The closet is so full of squash we’ve had to move our shoes out of there. Potatoes and newspapers are layered in brown paper bags on the floor of the root cellar. The freezer is filled to capacity with green beans, beef, cranberries, beets, beef, peas, greens, more beef, tomato sauce, strawberries and rhubarb. And beef.
So, you might think the gardening is over, right? Au contraire! The gardening is still a plethora in the happening (editors note- please accept that sentence as some kind of plethoretic poetry. If you happen to know my husband, feel free to ask. -jmm)
It's fall planting time. Yes, it's fall, and yes, I said planting. This is the time to plant garlic and to spread seeds into the cold frames. Eating from the garden year round means fall is both harvest and planting time.
|Two kinds of kale|
Garlic is essential to our cooking; we use it in almost everything. It needs at least a two-month cold spell for the individual cloves to grow and multiply, and here in Maine we can pretty much count on at least a few chilly months. Last weekend we planted 50 cloves that will be ready to harvest next July. After the ground freezes we'll cover the garlic row with straw.
Our kale row is looking terrific. Kale is a very hardy green that is perfectly fine left in the garden all winter. After a frost it develops a wonderfully sweet flavor. We brush off the winter snow and pick it to use in stir fries or soups, or steam it as a side dish. Its a favorite winter veggie for us.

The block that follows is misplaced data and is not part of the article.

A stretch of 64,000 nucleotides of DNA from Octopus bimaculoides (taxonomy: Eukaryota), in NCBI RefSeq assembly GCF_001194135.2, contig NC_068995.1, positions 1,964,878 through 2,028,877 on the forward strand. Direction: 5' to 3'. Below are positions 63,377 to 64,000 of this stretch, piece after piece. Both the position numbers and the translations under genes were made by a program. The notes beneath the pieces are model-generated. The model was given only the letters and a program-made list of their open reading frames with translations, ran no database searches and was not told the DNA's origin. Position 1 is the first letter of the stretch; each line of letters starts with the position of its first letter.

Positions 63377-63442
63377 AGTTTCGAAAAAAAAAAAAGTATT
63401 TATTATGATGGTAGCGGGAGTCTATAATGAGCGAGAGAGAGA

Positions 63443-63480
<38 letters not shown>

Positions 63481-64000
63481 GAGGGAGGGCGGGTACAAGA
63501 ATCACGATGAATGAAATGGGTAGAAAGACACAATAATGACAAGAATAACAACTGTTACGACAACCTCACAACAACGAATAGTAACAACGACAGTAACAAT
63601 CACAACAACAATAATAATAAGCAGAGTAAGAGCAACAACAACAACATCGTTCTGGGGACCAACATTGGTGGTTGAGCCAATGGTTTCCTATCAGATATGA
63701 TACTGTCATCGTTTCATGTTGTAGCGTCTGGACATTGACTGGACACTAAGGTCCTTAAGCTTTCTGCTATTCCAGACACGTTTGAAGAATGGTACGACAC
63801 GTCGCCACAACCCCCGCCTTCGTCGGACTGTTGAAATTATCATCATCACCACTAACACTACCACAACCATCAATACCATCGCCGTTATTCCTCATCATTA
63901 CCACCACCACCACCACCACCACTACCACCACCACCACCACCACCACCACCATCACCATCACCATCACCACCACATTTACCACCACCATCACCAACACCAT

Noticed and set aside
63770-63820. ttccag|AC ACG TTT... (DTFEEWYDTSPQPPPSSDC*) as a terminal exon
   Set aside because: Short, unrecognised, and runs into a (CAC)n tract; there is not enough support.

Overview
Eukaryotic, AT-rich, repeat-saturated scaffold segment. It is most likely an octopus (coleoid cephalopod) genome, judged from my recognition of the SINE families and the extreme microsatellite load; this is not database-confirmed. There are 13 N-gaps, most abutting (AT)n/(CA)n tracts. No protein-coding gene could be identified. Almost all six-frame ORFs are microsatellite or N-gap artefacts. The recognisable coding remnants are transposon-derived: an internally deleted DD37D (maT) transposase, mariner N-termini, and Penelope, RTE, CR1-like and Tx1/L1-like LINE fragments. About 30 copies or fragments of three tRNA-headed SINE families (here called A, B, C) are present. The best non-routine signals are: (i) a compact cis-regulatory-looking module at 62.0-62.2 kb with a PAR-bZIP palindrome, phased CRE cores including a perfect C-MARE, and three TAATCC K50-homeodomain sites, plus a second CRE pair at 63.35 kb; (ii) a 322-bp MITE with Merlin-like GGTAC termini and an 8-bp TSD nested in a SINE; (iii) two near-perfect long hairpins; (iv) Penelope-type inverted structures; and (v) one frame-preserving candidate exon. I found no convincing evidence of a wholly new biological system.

Theres a whole lot going on with the cold frames right now. They've been set up for our winter veggies. We've blogged about our cold frames before; they're an integral part of our gardening experience. Click on "Cold Frame" in the side column to read those posts.
Lettuce planted in August has been used up. More lettuce was planted in September and it should be ready in December. Claytonia is now tender sprouts and will be ready to eat in December. Mache was planted in August and will be ready to eat in a couple of weeks. Beet greens and spinach are growing and will be used in salads and as cooked greens through winter. And spinach planted this month will over-winter and be ready to eat in spring.
As we pick these veggies spaces in the cold frames open up. We'll fill them in with more mache, spinach and arugula. These will be ready in early spring when seeds for the summer garden are being put into peat pots. Fall is a great time to be outdoors. Tending the cold frames is no chore at all considering the joys of being able to eat fresh-picked greens all winter long. -G.H.